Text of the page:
You Suck at Parking introduces a creative twist to the isometric racing genre where "stopping" is the entire point. Its campaign is surprisingly extensive, with enough new obstacles and traps introduced throughout to keep things interesting. Unfortunately (and surprisingly), it's the multiplayer that lets the game down by not offering enough variety or reasons to keep coming back, even with a season pass hanging over your head.
Steelrising is a new Souls-like twist on the French Revolution that unfortunately doesn't see all of its lofty ambitions grow into accomplishments. While its gameplay is enjoyable once you get far enough to earn some unlocks and get main character Aegis more decked out, it tries to mimic elements of FromSoftware's action RPG classics without always understanding what made said elements work. When Spiders leans less on taking inspiration from other games and more on presenting its own ideas, however, we get an intriguing-and surprisingly deep-alternate take on an important moment in France's history.
Sure, this might be the third time that Naughty Dog has released The Last of Us, but it's also the most fully realized version. The enhanced visuals and animation bring Joel and Ellie's story to life in a way that was previously unimaginable, and the gameplay still holds up, despite not totally catching up to Part II. Whether or not you want to pay to play the same story for a third time is up to you, but that won't change the fact that it's better than it's ever been.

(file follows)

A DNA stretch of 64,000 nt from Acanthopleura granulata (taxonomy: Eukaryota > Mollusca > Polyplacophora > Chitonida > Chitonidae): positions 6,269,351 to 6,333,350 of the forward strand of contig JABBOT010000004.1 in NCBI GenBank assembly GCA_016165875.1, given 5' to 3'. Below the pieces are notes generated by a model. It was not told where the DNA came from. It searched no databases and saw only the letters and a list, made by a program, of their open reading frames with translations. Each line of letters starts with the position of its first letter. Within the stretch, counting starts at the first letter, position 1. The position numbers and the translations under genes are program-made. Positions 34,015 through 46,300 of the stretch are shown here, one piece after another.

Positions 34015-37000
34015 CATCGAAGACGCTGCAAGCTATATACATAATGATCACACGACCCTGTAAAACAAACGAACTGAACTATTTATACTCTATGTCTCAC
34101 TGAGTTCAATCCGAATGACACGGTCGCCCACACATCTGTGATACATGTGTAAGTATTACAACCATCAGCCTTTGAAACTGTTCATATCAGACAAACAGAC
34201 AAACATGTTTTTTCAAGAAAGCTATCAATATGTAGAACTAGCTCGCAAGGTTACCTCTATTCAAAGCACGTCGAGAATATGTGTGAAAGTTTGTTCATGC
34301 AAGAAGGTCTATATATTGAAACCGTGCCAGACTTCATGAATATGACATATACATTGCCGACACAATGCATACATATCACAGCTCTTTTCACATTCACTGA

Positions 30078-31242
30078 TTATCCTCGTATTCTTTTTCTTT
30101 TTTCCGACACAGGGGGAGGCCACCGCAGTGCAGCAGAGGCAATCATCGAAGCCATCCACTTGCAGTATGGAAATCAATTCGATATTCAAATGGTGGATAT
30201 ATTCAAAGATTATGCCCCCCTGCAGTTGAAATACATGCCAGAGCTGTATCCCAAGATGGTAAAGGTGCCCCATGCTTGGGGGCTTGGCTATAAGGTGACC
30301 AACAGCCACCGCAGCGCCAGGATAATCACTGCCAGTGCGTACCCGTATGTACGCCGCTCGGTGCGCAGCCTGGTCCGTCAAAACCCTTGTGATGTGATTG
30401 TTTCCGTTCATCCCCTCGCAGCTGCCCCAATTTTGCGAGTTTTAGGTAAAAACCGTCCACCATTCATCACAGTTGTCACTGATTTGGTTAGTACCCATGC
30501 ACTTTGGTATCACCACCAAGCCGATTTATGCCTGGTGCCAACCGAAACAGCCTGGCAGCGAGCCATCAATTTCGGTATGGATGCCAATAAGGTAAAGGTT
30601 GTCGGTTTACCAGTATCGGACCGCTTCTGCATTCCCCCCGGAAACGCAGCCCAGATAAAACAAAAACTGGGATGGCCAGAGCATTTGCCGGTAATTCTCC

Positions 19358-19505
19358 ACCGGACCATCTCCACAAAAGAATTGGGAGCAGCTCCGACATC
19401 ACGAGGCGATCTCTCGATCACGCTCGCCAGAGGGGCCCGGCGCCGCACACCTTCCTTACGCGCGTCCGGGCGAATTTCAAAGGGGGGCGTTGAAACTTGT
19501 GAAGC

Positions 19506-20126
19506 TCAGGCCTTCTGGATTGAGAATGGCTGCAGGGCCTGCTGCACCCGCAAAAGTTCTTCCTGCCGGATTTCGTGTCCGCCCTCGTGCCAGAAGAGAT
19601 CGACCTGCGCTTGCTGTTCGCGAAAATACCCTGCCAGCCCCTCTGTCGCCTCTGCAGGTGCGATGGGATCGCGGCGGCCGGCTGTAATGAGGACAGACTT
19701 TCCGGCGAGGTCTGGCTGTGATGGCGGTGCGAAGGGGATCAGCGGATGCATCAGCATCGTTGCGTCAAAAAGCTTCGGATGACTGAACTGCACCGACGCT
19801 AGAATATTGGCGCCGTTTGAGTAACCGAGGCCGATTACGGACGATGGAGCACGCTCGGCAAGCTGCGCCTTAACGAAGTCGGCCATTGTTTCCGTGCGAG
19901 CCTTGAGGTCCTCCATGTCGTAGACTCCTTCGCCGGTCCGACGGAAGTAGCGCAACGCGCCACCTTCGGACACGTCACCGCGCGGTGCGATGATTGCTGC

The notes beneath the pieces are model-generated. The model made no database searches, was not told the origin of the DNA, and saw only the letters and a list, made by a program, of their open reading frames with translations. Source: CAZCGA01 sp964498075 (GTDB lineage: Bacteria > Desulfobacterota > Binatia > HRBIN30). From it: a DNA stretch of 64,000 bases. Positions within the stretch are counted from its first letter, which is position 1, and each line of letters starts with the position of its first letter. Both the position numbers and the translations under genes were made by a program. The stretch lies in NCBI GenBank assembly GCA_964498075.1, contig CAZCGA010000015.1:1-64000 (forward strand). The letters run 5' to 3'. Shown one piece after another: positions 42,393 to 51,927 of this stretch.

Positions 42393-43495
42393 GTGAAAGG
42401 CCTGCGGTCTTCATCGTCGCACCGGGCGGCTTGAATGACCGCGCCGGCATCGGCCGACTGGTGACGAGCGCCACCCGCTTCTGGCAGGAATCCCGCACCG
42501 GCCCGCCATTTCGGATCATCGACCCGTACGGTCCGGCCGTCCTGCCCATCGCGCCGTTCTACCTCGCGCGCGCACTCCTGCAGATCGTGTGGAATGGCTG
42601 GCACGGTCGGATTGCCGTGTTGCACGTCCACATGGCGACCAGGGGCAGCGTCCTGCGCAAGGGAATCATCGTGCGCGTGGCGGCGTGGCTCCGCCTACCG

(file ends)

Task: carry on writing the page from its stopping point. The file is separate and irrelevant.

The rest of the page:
Immortality finds creator Sam Barlow building on the found-footage FMV framework of Her Story and Telling Lies in ambitious and surprising new ways. That boldness pays off in the frame-shifting narrative, which encompasses three meticulously crafted feature films, their creation, and the sinister truth of what happened to the woman who starred in them. But the "match cut" system you use to navigate between clips and discover new ones means the actual process of piecing together the story is messier and less satisfying than in his previous work.
Saints Row pairs a great open-world city and respectable gameplay fundamentals with repetitive, dated mission design, a story that never finds its footing, and too many bugs to count. Depending on what you prioritize in a game, you may get some enjoyment out of it, but at best you're looking at a diamond in a whole lot of rough.